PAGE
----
Stefanie Thomas entertainingly trains a feminist lens on Matsumoto’s heroines, asking to what extent these queens of the space age are actually trapped in time, unable to leave the attitudes and assumptions of the patriarchal 1970s. Meanwhile, Edmund Hoff, supposedly investigating the world of costuming, actually smuggles in an overview of materials available for investigating the history of Japanese fandom. Because while I might cheekily suggest that Space Cruiser Yamato is “obscure” to the average UK millennial fan today, any anime historian has to concede that it was the sci-fi blockbuster of the early 1970s in Japan, attracting a legion of devotees. When it comes to fandom, as Hoff notes, this was not merely a case of who dressed up as a space pirate in a hotel ballroom, but a more contentious issue of the 1980 “civil war” that played out in conventions between horrified fans of prose SF and an invading horde of anime weebs. Japanese SF fandom was never the same again; just ask Gainax.
Jonathan Tarbox writes an account of Matsumoto’s The Cockpit, which at first seems to be just about to break new ground by delving into the untranslated nine-volume manga series, but eventually scales back its coverage to the three stories contained in the anime adaptation. This, supposedly, is because they were regarded by Matsumoto himself as the essence of the whole series, but despite illustrations dropped in from the manga, Tarbox gives every appearance of only describing the anime. He even recounts the last line of “Slipstream” in which a German pilot, saving Europe from an A-Bomb, boasts that he did not sell his soul to the Devil. As the translator of the UK release, I happen to know that line was not in the original script, but was scrawled into my copy in ballpoint pen, a last-minute addition in the recording studio. Is Tarbox telling us that line was in the manga, or is he simply hearing it on the anime soundtrack?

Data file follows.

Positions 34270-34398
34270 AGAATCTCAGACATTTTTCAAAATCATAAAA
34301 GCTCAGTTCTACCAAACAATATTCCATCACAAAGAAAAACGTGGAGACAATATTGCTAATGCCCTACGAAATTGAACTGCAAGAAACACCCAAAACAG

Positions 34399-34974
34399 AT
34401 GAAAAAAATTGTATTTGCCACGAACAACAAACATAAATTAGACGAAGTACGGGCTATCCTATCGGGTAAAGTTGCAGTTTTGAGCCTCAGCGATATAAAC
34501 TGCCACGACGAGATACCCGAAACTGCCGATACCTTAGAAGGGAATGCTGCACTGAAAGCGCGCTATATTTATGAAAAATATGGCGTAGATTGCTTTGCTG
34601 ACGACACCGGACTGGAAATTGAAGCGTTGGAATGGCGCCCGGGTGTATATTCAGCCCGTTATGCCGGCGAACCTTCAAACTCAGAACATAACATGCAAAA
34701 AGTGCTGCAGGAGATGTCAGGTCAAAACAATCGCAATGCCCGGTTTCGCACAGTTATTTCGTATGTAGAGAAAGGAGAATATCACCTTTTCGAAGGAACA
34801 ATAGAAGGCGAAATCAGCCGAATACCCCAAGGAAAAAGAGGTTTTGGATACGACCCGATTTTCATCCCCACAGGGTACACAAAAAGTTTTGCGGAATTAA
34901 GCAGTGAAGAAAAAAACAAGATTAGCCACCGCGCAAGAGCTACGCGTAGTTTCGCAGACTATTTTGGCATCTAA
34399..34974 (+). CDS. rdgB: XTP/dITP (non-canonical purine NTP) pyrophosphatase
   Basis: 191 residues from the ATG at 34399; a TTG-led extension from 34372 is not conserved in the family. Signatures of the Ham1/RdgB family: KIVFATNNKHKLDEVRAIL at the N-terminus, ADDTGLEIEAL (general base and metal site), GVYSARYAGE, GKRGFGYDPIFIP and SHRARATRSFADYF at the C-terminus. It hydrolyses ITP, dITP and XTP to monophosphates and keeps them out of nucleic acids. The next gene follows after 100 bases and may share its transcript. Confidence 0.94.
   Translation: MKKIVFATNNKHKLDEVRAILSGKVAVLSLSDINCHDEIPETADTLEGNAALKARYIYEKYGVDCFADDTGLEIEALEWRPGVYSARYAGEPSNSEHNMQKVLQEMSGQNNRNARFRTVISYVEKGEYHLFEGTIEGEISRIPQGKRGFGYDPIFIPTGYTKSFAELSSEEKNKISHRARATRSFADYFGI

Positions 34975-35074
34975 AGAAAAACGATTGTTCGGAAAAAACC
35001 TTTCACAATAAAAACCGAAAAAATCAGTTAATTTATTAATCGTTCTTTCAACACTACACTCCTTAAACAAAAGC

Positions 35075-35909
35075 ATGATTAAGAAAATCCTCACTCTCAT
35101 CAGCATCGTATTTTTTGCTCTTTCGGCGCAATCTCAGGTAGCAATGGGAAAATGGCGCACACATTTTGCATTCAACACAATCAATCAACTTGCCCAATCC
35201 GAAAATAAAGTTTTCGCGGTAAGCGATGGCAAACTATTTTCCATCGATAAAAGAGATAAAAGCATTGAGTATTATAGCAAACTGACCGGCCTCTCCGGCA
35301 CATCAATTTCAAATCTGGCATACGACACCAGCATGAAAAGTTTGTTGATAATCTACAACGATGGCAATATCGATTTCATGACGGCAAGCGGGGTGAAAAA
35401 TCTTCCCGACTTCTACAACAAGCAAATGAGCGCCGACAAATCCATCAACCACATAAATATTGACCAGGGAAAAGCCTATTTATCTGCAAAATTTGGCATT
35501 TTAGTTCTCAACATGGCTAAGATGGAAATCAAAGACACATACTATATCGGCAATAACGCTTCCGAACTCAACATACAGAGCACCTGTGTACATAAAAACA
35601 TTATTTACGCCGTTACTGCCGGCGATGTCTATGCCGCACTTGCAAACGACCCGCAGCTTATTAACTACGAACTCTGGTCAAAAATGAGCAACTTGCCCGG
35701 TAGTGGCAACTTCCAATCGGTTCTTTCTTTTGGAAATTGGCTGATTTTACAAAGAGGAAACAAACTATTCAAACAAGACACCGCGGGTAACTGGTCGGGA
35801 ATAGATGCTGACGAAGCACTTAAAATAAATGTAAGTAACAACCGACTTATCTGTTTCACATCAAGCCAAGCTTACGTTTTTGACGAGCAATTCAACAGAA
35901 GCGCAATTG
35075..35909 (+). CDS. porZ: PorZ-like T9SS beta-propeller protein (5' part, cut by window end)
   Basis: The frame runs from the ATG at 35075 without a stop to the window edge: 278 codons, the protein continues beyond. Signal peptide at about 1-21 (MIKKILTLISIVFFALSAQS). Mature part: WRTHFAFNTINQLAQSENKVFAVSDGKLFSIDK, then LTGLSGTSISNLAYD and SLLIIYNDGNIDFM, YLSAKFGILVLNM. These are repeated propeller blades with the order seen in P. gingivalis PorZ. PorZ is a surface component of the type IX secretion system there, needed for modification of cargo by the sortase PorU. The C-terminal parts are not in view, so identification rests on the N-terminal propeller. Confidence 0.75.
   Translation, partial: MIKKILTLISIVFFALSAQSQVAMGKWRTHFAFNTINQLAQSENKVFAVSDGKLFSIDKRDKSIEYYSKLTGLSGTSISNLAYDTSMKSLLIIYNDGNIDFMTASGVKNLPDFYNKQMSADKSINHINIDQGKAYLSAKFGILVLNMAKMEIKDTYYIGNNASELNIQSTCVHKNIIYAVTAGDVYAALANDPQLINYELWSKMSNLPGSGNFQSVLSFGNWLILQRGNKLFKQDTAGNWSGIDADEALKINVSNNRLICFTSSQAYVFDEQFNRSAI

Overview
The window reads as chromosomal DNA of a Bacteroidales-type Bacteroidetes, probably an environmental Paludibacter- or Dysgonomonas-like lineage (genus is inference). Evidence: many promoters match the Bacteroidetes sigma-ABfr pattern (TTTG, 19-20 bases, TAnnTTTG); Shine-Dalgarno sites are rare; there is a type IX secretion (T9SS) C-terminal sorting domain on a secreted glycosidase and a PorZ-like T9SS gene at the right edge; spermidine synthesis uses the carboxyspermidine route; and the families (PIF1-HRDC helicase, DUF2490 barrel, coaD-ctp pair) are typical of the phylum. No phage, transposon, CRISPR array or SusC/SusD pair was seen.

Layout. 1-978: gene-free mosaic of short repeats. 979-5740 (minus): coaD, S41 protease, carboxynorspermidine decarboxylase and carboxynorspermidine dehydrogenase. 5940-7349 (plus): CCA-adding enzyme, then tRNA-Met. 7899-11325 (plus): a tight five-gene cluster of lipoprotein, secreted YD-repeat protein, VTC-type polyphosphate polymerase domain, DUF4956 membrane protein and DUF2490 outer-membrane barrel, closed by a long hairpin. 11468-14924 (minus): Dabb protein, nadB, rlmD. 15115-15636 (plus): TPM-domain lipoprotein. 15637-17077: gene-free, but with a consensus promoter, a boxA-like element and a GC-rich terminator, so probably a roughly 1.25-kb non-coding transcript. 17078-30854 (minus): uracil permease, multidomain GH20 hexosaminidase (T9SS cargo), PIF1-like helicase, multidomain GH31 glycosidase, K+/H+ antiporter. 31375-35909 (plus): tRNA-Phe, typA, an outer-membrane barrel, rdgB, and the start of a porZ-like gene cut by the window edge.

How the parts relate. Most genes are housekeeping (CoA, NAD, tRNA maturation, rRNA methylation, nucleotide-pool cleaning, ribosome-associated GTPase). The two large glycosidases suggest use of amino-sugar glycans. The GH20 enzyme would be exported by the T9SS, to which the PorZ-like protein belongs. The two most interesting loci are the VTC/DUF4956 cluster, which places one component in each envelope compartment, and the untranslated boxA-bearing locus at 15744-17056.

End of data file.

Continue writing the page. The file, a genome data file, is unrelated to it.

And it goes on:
Darren-Jon Ashmore finishes off the book with a 12-page interview with the man himself, sure to be mined by others in search of foundations for their own work on the subject. Matsumoto holds forth on all sorts of odd subjects, including several of his media inspirations, the possibility that Disney animators did the special-effects work on Gone with the Wind, and that time that he and Osamu Tezuka were dragged in for police questioning. They had been sneaking around at night with film projectors and materials, in order to put in extra hours on the first cut of Astro Boy, and the authorities had mistaken their nocturnal scurrying for a pair of spivs setting up an unlicensed cinema.